But the verse ended differently than I was used to seeing, and it halted me. Reading the last two words again and again, I saw "in us." The glory that will be revealed in us?

The song lyric that had caught my breath and tangled up into this verse unraveled: "There is healing in the pain." Healing doesn't need to wait until the pain is past. Healing happens in the hurt, during the pain.

"I consider that our present sufferings are not worth comparing with the glory that will be revealed in us," our Artist God inspired Paul to say about you and me. Yes, God's own glory and splendor can't be topped, but that he would say, "Your hard days and times, Jen, are not worth comparing to the beauty I am sculpting in you. There is healing in the pain. The beauty of me in you, of your spirit and will being shaped and molded into a work of art is worth it."

On the black leather couch downstairs, my daughter has already drafted another female form in grey lead. She was never worried with occasional erasures and re-writes because she had the final product in mind, and it was a work of art.

The woman on the page will be glorious art, to be revealed by the Artist in his time.

You are a work of art, my friend, and our Artist God gets all the credit. Pulling my Bible nearer and turning my heart and face to him, I'm trusting the process.

Wednesday, July 15, 2015

When They Think They See Us, But It's Not

 They thought it was us, but it wasn't. It was him.

In a land where warm fresh bread was just a morning's walk away -- the long crusty-on-the-outside, soft-on-the-inside French baguettes-- and where buttery pain au chocolates "croissants" with inner chocolate streaks elicited moans every morning, everything was vivid. Our team of thirteen senior high students and adults savored the two weeks with our French friends. Partnering with a French church in northern France, we worked alongside them to reach out to and get to know the residents of Roubaix.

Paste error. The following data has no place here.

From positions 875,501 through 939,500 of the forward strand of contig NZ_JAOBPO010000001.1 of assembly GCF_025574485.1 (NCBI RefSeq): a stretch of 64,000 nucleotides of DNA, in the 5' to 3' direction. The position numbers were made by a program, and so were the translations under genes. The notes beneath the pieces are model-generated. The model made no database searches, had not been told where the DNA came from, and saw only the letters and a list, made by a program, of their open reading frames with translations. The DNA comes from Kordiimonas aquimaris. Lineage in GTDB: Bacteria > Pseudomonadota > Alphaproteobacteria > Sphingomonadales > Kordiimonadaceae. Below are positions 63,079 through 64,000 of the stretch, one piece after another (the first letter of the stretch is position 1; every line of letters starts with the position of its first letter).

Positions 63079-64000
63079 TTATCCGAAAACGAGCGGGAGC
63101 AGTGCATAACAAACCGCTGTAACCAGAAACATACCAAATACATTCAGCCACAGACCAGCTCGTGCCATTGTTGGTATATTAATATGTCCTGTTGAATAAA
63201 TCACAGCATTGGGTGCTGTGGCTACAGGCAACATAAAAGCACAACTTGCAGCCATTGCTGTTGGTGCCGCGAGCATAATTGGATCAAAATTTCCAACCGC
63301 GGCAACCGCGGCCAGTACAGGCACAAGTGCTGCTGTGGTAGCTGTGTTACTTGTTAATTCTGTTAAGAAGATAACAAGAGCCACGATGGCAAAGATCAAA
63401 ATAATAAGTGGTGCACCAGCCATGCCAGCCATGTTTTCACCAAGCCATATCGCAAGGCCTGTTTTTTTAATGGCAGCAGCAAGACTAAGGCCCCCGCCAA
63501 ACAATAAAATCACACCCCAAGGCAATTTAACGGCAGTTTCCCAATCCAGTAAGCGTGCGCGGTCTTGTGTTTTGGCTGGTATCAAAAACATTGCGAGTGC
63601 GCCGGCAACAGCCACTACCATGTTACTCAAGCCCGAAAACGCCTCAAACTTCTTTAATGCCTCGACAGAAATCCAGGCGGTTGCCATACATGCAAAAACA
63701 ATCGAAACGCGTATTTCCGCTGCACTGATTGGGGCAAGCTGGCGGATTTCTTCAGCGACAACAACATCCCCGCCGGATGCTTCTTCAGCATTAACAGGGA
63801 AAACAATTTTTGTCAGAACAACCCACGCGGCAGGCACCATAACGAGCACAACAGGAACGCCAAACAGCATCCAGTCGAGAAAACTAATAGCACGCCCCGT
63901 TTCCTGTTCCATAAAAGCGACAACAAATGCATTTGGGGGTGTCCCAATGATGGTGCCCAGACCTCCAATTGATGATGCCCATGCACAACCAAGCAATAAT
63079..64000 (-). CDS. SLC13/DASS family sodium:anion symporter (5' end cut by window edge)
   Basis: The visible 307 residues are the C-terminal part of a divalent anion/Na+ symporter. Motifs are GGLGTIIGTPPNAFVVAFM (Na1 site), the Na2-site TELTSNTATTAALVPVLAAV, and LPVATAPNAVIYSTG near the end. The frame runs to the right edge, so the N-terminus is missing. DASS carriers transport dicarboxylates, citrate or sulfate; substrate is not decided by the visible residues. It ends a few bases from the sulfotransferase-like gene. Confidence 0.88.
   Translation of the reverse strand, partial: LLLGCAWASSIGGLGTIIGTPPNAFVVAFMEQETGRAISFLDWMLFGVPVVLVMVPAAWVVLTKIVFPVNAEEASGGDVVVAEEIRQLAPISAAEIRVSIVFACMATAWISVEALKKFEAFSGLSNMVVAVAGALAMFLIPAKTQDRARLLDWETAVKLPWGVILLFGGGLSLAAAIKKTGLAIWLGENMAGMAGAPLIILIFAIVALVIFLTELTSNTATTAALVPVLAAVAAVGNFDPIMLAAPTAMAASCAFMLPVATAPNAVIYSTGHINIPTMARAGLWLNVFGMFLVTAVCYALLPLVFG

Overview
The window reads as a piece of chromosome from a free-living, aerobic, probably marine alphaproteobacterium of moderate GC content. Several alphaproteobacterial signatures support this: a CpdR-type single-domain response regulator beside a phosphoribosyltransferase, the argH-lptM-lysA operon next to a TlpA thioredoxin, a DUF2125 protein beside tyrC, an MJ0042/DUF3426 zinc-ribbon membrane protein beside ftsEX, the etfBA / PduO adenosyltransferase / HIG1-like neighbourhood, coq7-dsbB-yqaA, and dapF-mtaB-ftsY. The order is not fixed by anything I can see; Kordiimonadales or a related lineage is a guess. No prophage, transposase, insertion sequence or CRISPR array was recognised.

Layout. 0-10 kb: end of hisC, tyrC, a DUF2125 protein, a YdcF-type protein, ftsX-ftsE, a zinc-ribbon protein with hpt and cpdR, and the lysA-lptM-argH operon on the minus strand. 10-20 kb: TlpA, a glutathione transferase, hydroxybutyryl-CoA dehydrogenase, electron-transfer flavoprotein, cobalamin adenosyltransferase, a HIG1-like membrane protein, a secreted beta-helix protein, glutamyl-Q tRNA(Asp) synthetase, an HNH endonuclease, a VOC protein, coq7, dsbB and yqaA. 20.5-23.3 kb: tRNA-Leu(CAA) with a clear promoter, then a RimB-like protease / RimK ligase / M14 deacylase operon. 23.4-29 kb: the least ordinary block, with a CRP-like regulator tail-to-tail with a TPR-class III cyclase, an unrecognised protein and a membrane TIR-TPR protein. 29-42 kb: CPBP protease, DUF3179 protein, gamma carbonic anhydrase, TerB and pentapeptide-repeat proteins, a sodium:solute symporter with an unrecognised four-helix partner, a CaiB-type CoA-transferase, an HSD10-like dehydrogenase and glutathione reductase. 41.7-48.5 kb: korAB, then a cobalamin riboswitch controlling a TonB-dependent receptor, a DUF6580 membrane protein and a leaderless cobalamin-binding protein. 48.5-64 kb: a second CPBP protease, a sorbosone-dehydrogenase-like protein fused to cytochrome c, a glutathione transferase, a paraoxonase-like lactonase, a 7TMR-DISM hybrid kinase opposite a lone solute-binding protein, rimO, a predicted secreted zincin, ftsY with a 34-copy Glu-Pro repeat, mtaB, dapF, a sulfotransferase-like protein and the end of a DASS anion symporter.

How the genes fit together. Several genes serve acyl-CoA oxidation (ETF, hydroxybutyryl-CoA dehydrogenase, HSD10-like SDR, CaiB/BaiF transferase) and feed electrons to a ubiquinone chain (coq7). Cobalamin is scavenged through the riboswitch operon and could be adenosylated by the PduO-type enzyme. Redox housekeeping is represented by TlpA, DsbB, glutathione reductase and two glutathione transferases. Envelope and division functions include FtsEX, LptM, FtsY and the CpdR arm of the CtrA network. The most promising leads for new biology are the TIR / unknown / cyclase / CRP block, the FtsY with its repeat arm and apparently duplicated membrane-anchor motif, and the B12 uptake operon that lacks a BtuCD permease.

"Why are you here?" the shopkeepers and kebab sandwich vendors asked us, in warm wonder. "It's the poorest city in France," another one told us.

"We love Roubaix and the people of Roubaix," we told them. "God loves Roubaix and has given us his love for this city too."

Roubaix is a vibrant city full of Europeans, North African Algerians, Moroccans, Romano nomadic gypsies, and Middle Eastern peoples. Tall narrow rowhouses rub shoulder to shoulder down winding cobblestone sidewalks. Butcher shops display skinned lambs and chicken breasts; fruit venders corner the lanes, their apricots, peaches, and dusky purple grapes blushing out of slanted wooden crates. Bread shop boulangeries and patisserie pastry shops dot the avenues regularly, such a staple of a daily French person's life that they are more common than cathedrals and post offices combined.

We relished our time with old and new French friends, the two weeks passing entirely too quickly. They taught me about hospitality and generosity, their platters of chicken, garlic potatoes, and tuna fish appetizer salads brimming and spilling with food. They said our students' joy and love for God and one another encouraged them "like a breath of new life." I watched the ten American students run a three-day Bible Club for children, use mime sketches to share stories of God's plan from the Bible to rescue his creation from a broken world, and I smiled proudly at the hours of cheerful work the teens did again and again, often breaking into song while they worked. I saw the way they loved the kids around them, using broken French, English words, and lots of smiles. Love flowed out from them.

At the end of a beautiful evening at a friend's house, our host put his hand on his heart to thank us for coming. Overwhelmed by our host's gracious hospitality for us, we placed hands on our hearts and issued the grateful thanks right back. "No, no, it's our delight and joy to be here with you," we told them. "It's a pleasure to be with you," we said.

He demurred, touching his heart, and we saw it in his eyes. He thought it was us, but it wasn't.

He was seeing the beauty of Jesus in us, and it drew him.